Let me preface this by saying that I love Frank Cho’s artwork and have long been a fan of his LIBERTY MEADOWS.

But let’s see. You have the dark-skinned Conan, not a hair out of place, posing with a bloody axe, having presumably lopped off the head of the unfortunate gentleman at left. His axe blade is bloody but not dripping and the blood’s clearly running down-cover from that site so where’s the body? That said, why does our “hero” look so calm and poised? Yes, his arm veins are bulging but not a drop of sweat or obvious signs of exertion. And what about those legs? They look more like dual tree trunks. Even assuming he might legitimately have legs like that, where in the world would he have found boots that fit?

The real issue though is the girl. Now it had to have a girl. I get that. You don’t hire Frank Cho and have him NOT draw a girl. But why is she there? In spite of all the obvious recent carnage, she looks almost drugged, even as the blood congeals under her thighs. And why is she dressed in a Slave Princess Leia costume anyway? Where did she come from? With skin that pale, she isn’t likely to be a local girl and that is most likely not her normal attire. More importantly, what is she doing crawling between Conan’s tree trunk legs in the first place? It looks as though if you were to stand her up she would be a tiny sort, too, except, of course, for that outsized derriere. Is she supposed to simply be just a random sex object, another in a seemingly endless line of submissive females in Conan’s testosterone-bloated universe?

As I said, maybe it’s just me. There was a time I would not only have loved this cover but would have spent long hours trying to draw ones just like it. Now I look at it and see nothing but a violent and potentially dangerous male fantasy catering to base instincts that I like to tell myself most of us have long since outgrown.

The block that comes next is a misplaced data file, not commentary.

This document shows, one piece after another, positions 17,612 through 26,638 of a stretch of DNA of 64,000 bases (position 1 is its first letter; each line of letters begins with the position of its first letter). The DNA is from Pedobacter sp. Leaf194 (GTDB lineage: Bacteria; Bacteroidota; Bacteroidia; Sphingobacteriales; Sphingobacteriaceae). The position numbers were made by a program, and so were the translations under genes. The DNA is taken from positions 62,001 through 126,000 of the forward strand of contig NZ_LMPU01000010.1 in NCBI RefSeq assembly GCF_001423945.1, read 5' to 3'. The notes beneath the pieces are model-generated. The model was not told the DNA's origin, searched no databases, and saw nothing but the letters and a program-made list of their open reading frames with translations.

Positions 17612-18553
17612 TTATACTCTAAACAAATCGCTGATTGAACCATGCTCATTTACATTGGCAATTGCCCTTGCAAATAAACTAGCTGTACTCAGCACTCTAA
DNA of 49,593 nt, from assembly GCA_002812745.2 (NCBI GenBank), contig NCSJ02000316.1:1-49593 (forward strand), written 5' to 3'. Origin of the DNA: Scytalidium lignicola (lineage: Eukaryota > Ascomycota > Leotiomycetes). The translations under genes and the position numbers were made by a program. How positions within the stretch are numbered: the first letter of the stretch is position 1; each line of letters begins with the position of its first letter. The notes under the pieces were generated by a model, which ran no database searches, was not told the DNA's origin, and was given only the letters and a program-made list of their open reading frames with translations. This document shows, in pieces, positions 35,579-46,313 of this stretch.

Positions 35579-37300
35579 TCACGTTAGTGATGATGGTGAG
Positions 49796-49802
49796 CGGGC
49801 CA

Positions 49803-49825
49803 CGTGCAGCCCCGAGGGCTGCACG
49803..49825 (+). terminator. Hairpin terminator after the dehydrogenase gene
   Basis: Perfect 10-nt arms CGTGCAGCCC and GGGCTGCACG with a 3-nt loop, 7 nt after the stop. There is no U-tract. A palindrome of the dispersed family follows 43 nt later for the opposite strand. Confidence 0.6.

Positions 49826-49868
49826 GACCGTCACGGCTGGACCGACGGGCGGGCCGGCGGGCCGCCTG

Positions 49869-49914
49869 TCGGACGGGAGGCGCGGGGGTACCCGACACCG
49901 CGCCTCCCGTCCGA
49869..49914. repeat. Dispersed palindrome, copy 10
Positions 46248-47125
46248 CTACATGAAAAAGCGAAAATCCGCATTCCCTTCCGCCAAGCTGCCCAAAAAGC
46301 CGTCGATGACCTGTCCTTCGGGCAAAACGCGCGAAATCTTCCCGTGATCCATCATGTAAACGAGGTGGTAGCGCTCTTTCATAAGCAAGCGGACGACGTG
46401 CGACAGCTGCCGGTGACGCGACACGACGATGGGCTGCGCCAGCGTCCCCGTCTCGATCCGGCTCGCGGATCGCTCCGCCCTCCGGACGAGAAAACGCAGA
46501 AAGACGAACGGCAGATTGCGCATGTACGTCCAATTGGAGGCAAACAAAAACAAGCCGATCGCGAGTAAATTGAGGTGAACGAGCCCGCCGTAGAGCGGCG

Yeah. I’m thinking it’s probably just me.

Monday, October 13, 2014

Happy Columbo Day

With Ol' Chris now fairly well discredited by historians, there's no need to celebrate his life and deeds--to say the least--but no one wants to give up the holiday. So I've joined the movement to simply rename it COLUMBO Day. Now there's a guy whose life and deeds deserve to be celebrated!

I picked up the above box set as one of Amazon's Deals of the Day last month when I briefly had some money. $100 off the regular price! It's since jumped back up but still nicely priced and highly recommended. Don't recall having this much fun with a box set of DVDs in ages. 

By all accounts, Falk could be pretty much a prick, more so at some stages than others, but it's never seen on screen. He gives a consistent performance throughout and the audience is given access to his thoughts only through the subtlest of movements or wordplay most of the time. 

It's the guest star criminal that we are led by the generally choice scripts to identify with, knowing every step of the way what he/she did but hoping the Lieutenant picks up on what we already saw!

Every episode was 90 minutes or 2 full hours and there weren't a lot of episodes made in the show's original 7 season run due both to the Mystery Movie format as well as Falk's regular behind-the-scenes dickering for (deserved) salary increases.

Some 15 years after the series officially ended, Peter Falk revived Lt. Frank Columbo (Yes. It's Frank. NOT Phillip) in the first of a series of TV movies that would ultimately last almost as long as the original run and with more than a few entries just as good!

So Columbo Day. Just need to change a few letters. 
Think about it.

Sunday, October 12, 2014

When is Joe Penner NOT Joe Penner?

This may be of interest only to me but at top you see a one page comic strip--credited to Jack Cole--from a comic book that featured radio and Vaudeville comic Joe Penner, known for his catch phrase, "Wanna buy a duck?" The comic came out a bit prior to Penner's untimely passing at the age of 36 in 1941.

Below is that same strip, reprinted 5 years after Penner's death for some reason. While keeping the duck and the other trademarks that would readily have been recognizable still to slightly older readers, the reprint eliminates the one line in panel one--word balloon and all--that identifies the character as Penner!